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March 1st was Graduation Day, at (I believe) every public high school in Shiga and possibly in Japan. At Nishiko, the first years had the day off because the gym wasn't big enough to hold them as well as the second and third years and the various guests.
As I mentioned last month, I'd decided to wear my kimono for the event. Since I couldn't very well cycle to school in it, I brought it to school with me and got changed in the security guard's tatami room. Made the loop of the obi knot a bit big, but it wasn't too bad, and most people were probably none the wiser in any case. It was just as well that not many people knew how to put on a kimono, because just about everyone who did (including one of my second-year students) felt compelled to make a minor adjustment or two! Actually, it wasn't only Okagawa-sensei and me in traditional dress; a few of the mothers were in kimono too. I didn't notice that last year. Fortunately it was milder this year, so we didn't freeze half to death during the ceremony.
Okagawa-sensei in hakama and me in kimono.
The ceremony was the same formal affair as last year: graduating students filed in; opening address; national anthem (about half of the teachers, including those on either side of me, sat down just before this, so I did too, not realising why until the music started); school song (which people actually sang for once!); roll-call of graduating students followed by presentation of certificates to a representative of each course; headmaster's address; introduction of VIP guests (local dignitaries and junior high school representatives); congratulatory telegrams (this is in the programme but I'm not sure whether there were any); presentation of a gift from the graduating students to the school; "souji" (sending-off speech, given by a second-year student); "touji" (response from a third year); "Hotaru no hikari" (to the tune of Auld Lang Syne); closing address; graduating students filed out; and finally a short speech from Yamanaka-sensei (head of third year) to the parents. I didn't have as hard a time fighting back the tears as I'd anticipated, but the same couldn't be said of the third-year girl who gave the "touji". Just like the girl who gave the same address last year, she got about half way through before dissolving into tears. It seemed to be the mention of volleyball that set her off; Hikone Nishi has a thriving volleyball club, run with great enthusiasm by one of the two Nishimura-senseis.
Graduation ceremony: the 2nd years waiting for the ceremony to start; the third years coming in, led by their homeroom teachers (Yano- and Yoichi-sensei); tearful third years filing out at the end of the ceremony.
After the ceremony the graduating students had a final homeroom session, while the non-third-year teachers cleared the gym. (I was excused this duty because of my attire.) Then the students went mad with their disposable cameras, and I think I must have featured in more photos in the space of an hour or so than I usually do in a year!
With some of my kateika students, past and present.
The staff had a special sushi lunch (I was relieved to find that this time it was wasabi-free). By this time most of the students were dispersing, and the afternoon was fairly quiet. After school we had a staff enkai at a local hotel. I was expecting the usual tatami room, but it turned out to be a Western-style dining room. The third-year and senior teachers were at the "top" tables, the "seiseikai" (teachers' social committee, who had organised the event) were by the door, and everyone else was seated by drawing lots. Nice meal, but expensive (¥8000), and as usual the presentation was wonderful but it wasn't particularly filling. One of the teachers at the same table as me actually asked me if I was American. Oh well, I suppose you can't expect everyone to know the nationality of the resident foreigner; I mean, I've only been at the school for 19 months, and of course all gaijin are Americans anyway, aren't they? The event ended with everyone standing in a big circle and singing the school song, conducted by Hisaki-sensei.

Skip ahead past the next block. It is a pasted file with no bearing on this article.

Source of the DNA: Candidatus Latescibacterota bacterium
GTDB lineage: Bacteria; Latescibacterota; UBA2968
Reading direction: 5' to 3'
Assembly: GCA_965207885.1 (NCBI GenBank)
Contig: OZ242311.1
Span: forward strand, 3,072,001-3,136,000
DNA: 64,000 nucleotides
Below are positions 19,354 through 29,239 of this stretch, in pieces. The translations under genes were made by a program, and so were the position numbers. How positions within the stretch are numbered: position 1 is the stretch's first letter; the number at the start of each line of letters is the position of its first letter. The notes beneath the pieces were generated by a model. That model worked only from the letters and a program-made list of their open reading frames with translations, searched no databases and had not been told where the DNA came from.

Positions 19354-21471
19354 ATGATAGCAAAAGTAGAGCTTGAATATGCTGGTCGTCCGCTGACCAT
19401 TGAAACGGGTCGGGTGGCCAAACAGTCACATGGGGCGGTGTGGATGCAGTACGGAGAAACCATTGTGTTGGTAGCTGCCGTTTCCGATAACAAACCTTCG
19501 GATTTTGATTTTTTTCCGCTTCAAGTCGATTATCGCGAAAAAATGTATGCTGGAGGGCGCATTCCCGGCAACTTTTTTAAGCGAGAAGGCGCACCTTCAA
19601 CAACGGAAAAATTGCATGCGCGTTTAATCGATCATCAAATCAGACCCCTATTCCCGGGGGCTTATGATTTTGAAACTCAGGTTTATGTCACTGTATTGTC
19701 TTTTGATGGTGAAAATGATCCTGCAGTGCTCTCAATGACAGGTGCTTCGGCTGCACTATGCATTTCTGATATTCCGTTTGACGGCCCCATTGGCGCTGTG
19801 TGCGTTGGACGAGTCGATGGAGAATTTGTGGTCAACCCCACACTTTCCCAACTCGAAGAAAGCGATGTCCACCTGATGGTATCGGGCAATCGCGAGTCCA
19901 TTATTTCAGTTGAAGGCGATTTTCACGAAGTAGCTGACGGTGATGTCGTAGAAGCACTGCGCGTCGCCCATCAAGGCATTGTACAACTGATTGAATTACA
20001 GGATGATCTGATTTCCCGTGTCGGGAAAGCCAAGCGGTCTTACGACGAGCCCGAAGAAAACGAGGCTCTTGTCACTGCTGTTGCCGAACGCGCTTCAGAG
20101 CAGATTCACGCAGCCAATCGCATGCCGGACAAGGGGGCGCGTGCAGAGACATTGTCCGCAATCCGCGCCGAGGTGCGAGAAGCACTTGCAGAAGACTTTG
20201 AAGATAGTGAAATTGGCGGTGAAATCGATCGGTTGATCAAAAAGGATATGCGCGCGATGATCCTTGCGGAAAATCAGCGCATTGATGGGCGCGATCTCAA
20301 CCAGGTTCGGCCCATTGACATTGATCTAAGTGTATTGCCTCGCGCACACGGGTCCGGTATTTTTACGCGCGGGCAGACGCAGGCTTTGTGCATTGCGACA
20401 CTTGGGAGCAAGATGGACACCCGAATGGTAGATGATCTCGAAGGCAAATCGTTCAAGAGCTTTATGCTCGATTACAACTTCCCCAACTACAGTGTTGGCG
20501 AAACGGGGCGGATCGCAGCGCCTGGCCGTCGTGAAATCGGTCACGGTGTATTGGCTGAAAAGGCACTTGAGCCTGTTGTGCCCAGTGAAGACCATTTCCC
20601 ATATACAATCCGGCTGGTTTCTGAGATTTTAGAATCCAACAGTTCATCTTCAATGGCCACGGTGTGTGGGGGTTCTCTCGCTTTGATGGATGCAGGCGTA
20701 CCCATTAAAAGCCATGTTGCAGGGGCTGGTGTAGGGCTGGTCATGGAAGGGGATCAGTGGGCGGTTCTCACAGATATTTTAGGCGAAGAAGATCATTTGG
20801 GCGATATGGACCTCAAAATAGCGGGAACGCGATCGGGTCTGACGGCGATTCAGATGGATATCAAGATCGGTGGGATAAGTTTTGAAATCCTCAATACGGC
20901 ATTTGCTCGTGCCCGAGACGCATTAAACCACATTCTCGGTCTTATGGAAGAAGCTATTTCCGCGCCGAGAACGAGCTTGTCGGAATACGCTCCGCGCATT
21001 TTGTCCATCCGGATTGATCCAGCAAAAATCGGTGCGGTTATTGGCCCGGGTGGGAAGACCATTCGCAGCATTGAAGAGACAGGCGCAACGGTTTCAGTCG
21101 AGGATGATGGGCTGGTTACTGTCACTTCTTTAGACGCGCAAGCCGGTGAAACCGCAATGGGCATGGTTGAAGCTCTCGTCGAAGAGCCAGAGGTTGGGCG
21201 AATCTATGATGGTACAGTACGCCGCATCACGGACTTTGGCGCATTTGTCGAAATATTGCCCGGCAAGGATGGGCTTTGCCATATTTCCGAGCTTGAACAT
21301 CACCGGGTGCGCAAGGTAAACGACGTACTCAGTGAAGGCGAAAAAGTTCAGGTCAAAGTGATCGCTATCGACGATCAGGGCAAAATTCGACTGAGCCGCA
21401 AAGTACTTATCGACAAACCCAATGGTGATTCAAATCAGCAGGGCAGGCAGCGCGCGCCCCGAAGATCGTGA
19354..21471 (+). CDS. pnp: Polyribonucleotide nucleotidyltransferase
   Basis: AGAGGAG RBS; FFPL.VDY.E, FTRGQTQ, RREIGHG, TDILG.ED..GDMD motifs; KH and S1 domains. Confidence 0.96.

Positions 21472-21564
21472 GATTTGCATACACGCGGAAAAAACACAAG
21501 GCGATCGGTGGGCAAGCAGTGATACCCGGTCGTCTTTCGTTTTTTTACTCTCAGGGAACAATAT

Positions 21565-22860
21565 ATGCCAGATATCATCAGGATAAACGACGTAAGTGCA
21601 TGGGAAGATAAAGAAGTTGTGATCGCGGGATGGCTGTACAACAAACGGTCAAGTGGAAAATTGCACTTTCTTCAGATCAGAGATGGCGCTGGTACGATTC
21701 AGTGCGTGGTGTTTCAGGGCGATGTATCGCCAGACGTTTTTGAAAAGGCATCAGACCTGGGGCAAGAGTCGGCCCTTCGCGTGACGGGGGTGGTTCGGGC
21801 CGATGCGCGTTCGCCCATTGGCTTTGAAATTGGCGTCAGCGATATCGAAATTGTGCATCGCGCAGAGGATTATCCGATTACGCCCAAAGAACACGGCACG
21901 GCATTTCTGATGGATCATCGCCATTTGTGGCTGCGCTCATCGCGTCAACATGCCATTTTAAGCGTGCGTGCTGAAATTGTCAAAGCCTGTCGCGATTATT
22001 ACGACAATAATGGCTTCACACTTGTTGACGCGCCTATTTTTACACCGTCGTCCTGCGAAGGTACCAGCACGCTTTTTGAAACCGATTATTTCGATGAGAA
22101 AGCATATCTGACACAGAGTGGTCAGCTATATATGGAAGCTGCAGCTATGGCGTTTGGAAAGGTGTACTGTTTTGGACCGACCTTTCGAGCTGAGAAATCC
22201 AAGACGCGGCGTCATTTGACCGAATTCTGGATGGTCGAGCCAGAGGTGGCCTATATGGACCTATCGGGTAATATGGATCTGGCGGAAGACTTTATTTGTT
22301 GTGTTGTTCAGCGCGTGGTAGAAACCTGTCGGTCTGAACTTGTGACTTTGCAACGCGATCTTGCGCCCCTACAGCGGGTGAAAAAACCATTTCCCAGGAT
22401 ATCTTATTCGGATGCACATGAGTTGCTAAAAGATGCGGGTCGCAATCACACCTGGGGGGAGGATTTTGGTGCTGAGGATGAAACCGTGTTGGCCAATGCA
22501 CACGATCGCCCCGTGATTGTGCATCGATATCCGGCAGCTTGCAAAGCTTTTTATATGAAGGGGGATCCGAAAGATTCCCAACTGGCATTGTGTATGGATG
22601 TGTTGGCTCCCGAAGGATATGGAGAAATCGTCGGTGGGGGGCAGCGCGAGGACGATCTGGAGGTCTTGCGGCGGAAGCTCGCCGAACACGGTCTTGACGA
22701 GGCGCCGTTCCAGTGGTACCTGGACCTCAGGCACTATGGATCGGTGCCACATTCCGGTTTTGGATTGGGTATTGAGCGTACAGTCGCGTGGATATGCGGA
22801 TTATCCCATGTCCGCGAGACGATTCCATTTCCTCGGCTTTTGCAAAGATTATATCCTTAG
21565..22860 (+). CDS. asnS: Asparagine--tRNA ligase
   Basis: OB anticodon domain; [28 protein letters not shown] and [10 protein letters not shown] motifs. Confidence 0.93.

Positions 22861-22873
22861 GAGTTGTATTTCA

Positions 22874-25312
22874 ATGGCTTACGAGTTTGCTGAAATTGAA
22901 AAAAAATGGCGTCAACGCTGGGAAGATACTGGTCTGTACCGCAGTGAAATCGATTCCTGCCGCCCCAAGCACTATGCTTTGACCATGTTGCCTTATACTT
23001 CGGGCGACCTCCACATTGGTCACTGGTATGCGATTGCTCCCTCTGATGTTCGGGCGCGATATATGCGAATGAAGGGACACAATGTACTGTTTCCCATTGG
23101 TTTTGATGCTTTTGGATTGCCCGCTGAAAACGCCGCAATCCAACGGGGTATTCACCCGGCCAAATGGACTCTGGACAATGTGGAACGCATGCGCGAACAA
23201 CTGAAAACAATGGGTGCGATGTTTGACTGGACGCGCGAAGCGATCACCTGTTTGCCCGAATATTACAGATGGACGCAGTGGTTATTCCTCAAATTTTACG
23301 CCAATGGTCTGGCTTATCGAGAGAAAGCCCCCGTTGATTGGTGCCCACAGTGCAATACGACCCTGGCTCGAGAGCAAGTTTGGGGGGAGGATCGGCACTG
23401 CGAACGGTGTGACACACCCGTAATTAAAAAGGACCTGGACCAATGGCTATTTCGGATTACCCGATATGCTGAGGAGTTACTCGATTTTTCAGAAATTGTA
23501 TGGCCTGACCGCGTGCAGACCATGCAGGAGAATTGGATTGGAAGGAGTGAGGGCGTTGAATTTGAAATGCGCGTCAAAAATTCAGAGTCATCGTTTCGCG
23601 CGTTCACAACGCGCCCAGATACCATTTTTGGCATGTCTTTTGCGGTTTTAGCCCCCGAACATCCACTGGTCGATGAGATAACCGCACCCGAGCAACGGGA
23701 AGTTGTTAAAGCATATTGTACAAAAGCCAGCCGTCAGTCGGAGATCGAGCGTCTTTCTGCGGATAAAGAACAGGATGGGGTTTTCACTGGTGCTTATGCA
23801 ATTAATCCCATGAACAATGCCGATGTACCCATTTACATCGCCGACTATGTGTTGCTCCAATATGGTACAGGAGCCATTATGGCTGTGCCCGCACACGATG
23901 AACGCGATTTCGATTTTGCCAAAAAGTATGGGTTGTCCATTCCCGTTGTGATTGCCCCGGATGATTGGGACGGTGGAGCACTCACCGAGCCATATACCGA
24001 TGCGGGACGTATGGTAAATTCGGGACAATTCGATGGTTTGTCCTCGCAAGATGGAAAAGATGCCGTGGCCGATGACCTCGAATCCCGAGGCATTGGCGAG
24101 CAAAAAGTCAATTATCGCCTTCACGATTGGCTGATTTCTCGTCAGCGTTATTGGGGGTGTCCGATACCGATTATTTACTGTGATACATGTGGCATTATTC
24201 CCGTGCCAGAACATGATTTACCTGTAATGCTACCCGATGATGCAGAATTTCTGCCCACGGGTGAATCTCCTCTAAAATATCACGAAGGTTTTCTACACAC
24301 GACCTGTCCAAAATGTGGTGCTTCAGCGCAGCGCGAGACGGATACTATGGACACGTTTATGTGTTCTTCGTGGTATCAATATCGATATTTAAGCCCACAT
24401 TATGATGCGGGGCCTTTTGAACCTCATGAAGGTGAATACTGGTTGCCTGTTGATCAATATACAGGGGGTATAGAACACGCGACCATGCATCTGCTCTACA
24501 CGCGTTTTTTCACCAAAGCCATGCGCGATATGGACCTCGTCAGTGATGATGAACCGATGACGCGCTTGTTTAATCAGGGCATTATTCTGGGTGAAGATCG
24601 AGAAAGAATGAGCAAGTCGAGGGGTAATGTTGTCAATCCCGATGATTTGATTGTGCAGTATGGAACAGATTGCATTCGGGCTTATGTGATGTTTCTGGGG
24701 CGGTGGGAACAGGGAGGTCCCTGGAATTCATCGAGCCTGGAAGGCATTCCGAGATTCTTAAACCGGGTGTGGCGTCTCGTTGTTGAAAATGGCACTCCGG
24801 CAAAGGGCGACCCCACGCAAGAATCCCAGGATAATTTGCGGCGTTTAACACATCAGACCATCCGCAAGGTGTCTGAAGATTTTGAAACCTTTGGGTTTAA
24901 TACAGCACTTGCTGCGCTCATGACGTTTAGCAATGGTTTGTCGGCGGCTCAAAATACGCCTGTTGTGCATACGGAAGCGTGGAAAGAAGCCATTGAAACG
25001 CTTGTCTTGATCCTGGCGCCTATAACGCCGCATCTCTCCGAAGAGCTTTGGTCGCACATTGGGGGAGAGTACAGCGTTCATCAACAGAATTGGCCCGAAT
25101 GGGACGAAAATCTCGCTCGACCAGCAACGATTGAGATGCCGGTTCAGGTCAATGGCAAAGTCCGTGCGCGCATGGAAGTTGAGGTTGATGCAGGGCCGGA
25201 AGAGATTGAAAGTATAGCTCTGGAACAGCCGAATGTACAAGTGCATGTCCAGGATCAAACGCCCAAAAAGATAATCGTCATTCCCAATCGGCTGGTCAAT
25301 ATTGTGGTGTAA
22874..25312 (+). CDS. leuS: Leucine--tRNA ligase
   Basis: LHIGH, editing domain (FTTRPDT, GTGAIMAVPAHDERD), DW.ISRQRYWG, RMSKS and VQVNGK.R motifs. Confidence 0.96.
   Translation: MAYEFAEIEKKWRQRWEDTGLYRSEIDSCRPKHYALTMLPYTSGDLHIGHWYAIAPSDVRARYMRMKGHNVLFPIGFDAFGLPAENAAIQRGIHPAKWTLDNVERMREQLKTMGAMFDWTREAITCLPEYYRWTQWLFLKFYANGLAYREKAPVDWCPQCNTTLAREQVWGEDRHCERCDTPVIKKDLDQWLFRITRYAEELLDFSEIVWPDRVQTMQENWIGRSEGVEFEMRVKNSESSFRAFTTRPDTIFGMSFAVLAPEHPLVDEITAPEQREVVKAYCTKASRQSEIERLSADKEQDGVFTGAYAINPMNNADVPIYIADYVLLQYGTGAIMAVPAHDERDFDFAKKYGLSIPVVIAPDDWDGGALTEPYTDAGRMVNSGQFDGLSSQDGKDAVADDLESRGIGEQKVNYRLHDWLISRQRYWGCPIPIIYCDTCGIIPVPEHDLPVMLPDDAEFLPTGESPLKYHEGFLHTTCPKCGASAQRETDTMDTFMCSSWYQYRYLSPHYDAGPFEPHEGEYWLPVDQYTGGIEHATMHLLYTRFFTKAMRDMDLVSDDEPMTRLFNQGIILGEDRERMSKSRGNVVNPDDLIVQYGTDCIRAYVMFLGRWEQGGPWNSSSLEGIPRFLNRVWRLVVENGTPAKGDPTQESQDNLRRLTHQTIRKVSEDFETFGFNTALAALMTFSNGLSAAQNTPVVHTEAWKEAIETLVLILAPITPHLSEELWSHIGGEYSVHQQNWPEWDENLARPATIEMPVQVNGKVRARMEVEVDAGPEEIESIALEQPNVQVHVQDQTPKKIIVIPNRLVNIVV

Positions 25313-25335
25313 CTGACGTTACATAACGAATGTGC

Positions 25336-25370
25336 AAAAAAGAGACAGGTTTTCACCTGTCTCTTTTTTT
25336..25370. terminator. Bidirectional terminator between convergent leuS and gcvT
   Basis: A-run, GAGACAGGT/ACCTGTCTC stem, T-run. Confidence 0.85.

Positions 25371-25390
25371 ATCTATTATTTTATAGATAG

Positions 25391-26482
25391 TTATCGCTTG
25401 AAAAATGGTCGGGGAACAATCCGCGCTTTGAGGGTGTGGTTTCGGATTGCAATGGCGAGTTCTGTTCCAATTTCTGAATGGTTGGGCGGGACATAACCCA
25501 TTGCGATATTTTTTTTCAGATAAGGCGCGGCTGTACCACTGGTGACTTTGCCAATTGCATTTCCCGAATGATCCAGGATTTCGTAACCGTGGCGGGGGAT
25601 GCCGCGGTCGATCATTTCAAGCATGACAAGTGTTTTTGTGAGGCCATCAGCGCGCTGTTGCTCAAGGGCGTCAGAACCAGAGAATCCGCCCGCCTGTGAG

Hisaki-sensei conducts us for the school song.
There were at least two nijikai (second parties); the one I joined went to a karaoke box, while the other went to one of the little bars in Fukuromachi, the nightlife area of Hikone. Initially we booked in for two hours of karaoke, but fuelled by copious quantities of beer and chu-hi (alcoholic fruit drinks) the session extended into a four-hour marathon.
At the nijikai.
Japanese web editing
Further to what I said last month about the difficulties I was having with editing Japanese web pages on a non-Japanese computer, I've now found a text editor which allows me to do this. It's called JWPce and it's freeware, and the author, Glenn Rosenthal, has been very helpful in answering my questions. The interface takes a bit of getting used to because it works differently from a lot of other Windows applications (for example Save is not Ctrl-S but Alt-S) and the text input system is different from the Microsoft Global IME, which is the only system I've used previously. It has very limited formatting capabilities at present, but it fully supports Japanese text (can cope with every form of Japanese encoding I've ever heard of and a few more besides) and it has built-in dictionaries and numerous kanji lookup functions. I've found out that you have to use Unicode to export to other Windows applications, for example copying and pasting into a mail message in Outlook Express, but that Shift-JIS is the safest option to use for web pages. It seems that Unicode is gaining in popularity, due to its ability to represent all character sets, but at present it's not supported by a lot of the online space providers (including mine, as I discovered when I uploaded an update and found that the page had turned into gobbledegook).